Friday, March 20, 2015

7 Years

Today is the anniversary of Waverly's diagnosis of Sanfilippo Syndrome. 

Seven years. Seven. Years.

I cannot believe so much time has passed since we were handed a few printouts and left with very little hope. Yet time is a funny thing and trying to remember life without the specter of Sanfilippo is growing more difficult. I struggle to remember the levity of living without the weight of a terminal diagnosis over our family. 

Returning in my mind to that day sitting at CHoP, I cannot believe the way a brief meeting with doctors can be so transformative. I walked into the room as one person and left very different. It is so clear in my mind's eye sitting in the waiting room with Matt & Waverly for the test results. Following the resident into an exam room and looking out the windows. Seeing the neurologist came in with file in hand and a solemn look on his face. And then it happened.

Your child is dying. 
No cure. 
No treatment. 
Her little brother may also have it.

Waverly was off to the side playing with the resident, who did a beautiful job keeping Wavey entertained so we could absorb the news. Smiles and giggles. Tears in the resident's eyes.

I remember wanting to scream. But tears came instead in waves of breaking down and then pulling myself together. Matt looked stunned.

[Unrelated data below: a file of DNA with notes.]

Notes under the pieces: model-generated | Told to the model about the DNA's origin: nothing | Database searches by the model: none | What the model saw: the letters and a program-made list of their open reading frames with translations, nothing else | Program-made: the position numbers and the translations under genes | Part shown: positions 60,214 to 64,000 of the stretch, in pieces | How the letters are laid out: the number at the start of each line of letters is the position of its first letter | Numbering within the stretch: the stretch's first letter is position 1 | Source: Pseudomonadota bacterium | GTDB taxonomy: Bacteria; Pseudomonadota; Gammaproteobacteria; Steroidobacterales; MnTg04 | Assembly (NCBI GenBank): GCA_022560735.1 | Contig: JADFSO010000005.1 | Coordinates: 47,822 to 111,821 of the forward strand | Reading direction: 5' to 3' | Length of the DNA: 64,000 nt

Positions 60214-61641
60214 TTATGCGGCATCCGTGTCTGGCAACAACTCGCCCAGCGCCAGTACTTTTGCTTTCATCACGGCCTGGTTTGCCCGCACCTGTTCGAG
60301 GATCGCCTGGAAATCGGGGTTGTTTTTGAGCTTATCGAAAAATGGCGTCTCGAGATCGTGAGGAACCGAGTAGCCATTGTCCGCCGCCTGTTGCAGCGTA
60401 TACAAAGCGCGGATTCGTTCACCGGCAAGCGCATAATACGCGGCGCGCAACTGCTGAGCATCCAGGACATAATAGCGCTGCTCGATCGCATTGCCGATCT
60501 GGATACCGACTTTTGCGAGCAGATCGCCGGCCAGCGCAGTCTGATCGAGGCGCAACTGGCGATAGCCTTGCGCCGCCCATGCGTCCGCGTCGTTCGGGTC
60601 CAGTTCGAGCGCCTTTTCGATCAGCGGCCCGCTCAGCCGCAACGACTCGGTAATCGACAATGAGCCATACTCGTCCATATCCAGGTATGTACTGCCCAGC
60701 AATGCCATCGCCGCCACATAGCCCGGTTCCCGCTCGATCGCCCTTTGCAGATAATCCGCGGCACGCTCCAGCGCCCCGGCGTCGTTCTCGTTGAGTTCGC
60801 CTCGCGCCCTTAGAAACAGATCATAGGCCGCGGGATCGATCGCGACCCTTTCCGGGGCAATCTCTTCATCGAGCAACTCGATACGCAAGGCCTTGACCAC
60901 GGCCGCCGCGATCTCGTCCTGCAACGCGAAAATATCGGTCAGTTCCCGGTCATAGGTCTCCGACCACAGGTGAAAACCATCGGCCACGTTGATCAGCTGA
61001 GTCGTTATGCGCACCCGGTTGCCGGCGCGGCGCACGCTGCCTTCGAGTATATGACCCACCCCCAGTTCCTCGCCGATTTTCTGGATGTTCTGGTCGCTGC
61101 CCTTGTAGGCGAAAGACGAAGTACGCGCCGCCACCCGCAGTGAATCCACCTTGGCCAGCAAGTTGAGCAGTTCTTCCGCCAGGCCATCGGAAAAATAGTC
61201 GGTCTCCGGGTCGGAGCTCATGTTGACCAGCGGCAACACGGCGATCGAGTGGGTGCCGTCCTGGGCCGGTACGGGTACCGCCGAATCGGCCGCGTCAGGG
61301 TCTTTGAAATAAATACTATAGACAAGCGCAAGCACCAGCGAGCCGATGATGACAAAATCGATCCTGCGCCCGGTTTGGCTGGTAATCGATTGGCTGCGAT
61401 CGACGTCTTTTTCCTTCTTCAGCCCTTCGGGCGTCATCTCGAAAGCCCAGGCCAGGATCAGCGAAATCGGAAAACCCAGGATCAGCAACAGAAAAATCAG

They wanted to take a skin biopsy to determine what type she had. She still has a tiny perfect circle of a scar on her upper arm. A memento of that day.

Driving home and her little voice started singing "If You're Happy And You Know It" from the backseat. Blissfully ignorant of the horrible hand she was dealt.

In that moment I thought life was going to be horrible. That pain and suffering would dominate our children's short lives. And while they have had a difficult road with much more pain ahead, they are happy joyful kids. 

Seven years is a long time for perspectives to shift. Waverly may no longer speak. She cannot eat. She can walk very short distances with full support, but is otherwise confined to a wheelchair. She is incontinent and needs help with all aspects of her care. However when she smiles she lights up a room. Her giggles are contagious. She will always reach for your hand and look deep into your eyes.

We find the little joys and delight in them.

Sanfilippo Syndrome is an awful disease that is slowly taking my children away. 7 years ago, I was capable of only focusing in on their early death. All of these years later I am able to focus on the moment. The waves of sadness come in slower intervals now. Although the depth of love I have for Waverly & Oliver is more substantial, so when the waves come they knock me around a bit more. I am stronger, more compassionate, more tolerant, more patient.

I would take Sanfilippo Syndrome away from them if I could. I would love to know what fantastic little beings they would be without the trappings of the disease. I wish they didn't have to experience daily pain and frustration. I grieve thinking about the way things should be. But I have learned to embrace the moment, celebrate the small things and be thankful for today. I am honored to be their mommy. My friends who no longer have their children beside them remind me to relish every second I am given with Wavey & Ollie.